Cambria Grammar School kids forge friendships in Africa

And just where is Lesotho?

Not many fifth-graders can rattle off particulars about the tiny, landlocked South African country of Lesotho, but students in Sarah Moore’s Cambria Grammar School class can.

The youngsters have been exchanging pen pal letters with their peers in the village of Ha Mahlomola, Lesotho.

Coast Union High School grad Leslie Logan is a Peace Corps volunteer in the village’s health center and school. She also wrote a grant and received full funding to bring well water closer to the school and town center. See details at https://bit.ly/2HpIctD.

Logan, daughter of retired Cambria Grammar School teacher Linda Logan, asked her mom if any North Coast kids would be interested in corresponding with their peers in Basotho. They were.

Linda Logan hand-delivered the first set of Cambria letters in October. “The students were ecstatic to receive” the missives, Logan said during a recent email interview. “Leslie gave them a geography lesson about where California and Cambria were located.”

The elder Logan also hand-delivered the responses when she returned home to Cambria.

Since then, Moore’s students have sent two more sets of letters to Lesotho. Logan said they’re eagerly awaiting the responses their new pen pals are writing.

Mail delivery to and from Lesotho takes about six weeks, Logan said. “To expedite the process, letters on either end are emailed,” with the hard copies mailed to be received later.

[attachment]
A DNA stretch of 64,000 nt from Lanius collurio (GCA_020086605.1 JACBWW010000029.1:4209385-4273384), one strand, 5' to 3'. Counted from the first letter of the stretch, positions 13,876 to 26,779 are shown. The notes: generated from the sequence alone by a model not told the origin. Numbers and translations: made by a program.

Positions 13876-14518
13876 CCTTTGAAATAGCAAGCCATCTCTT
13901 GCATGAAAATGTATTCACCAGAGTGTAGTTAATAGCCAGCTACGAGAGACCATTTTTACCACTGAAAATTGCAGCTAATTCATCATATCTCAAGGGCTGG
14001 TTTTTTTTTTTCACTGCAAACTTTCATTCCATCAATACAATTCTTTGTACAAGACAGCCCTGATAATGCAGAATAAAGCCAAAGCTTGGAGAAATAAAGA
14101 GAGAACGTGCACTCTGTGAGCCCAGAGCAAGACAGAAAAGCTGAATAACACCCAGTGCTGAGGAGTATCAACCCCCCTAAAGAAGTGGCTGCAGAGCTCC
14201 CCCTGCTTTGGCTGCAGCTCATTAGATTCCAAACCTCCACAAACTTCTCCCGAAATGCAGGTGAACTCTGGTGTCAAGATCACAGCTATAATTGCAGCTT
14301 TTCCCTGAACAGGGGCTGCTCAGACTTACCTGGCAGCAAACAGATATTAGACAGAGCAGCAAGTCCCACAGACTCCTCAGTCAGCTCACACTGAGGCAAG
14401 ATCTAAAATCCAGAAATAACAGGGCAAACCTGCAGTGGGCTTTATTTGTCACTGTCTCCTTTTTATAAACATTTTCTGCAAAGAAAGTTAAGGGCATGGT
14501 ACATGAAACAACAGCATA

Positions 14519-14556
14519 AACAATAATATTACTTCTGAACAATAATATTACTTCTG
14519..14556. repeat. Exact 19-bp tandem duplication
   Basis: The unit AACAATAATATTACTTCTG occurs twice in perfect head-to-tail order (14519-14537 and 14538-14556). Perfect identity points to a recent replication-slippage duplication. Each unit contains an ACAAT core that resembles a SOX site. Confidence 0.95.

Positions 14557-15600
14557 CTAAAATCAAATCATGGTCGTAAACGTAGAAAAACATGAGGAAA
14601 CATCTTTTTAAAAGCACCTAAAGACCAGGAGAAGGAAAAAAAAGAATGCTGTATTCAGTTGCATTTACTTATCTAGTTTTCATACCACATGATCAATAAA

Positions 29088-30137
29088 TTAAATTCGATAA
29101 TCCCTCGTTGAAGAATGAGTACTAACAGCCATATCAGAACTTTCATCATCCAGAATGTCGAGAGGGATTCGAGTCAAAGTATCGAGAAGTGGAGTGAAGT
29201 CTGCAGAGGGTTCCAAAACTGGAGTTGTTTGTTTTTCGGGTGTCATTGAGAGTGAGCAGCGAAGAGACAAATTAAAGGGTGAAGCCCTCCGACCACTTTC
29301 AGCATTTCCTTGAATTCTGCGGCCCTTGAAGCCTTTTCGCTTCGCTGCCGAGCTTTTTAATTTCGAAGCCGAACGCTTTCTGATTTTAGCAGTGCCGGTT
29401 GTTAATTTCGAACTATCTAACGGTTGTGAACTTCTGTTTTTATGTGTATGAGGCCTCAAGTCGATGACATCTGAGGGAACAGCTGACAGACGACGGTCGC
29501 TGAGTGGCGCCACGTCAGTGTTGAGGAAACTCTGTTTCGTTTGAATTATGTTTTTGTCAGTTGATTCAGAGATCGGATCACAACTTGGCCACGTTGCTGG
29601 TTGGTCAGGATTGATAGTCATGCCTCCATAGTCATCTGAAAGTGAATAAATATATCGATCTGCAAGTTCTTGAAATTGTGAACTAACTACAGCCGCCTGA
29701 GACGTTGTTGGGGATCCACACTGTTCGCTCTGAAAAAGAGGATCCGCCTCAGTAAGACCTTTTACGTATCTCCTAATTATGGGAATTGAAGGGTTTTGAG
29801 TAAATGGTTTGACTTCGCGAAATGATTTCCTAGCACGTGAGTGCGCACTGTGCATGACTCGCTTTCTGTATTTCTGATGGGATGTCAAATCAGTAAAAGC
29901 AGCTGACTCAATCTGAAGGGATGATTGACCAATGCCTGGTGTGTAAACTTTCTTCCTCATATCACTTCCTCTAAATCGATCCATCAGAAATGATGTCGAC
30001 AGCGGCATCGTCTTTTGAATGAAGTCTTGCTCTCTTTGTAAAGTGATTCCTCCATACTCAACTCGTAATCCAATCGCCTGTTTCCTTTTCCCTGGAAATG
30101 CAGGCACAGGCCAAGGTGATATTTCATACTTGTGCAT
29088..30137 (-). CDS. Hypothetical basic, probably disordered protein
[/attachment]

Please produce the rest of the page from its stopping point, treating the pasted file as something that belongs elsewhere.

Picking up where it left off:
And what did young Losotho students have to say?

One wrote that, “we have a king. Do you have a king?”

A Cambrian student replied: “We don’t have a king, but we have a president called Donald Trump” who “lives in a big house called the White House.”

Other Lesotho students wrote:

  • “I like learning about math, Sesotho (national language) and English. In school, we wear a uniform.”
  • “When I arrive at home (after school), I look after two donkeys and two cows.”
  • One Lesotho youngster offered to “give you a donkey and a cow and a sheep and a dog.”
  • Cambria recipient replied, “I am happy to hear from you. I do not need a donkey, a cow or a sheep … but I would take a dog.”

Some other Cambria responses included:

  • “In my town, the places are not very close together, so we use cars and other vehicles. The horses on my ranch are used for working the cows, not for transportation.”
  • “Here in my country, we have all kinds of music, like rap and jazz.”
  • And one young man asked, “Do you eat ice cream in Lesotho? In April I am going on a field trip with my class to Yosemite. Do you go on field trips?”

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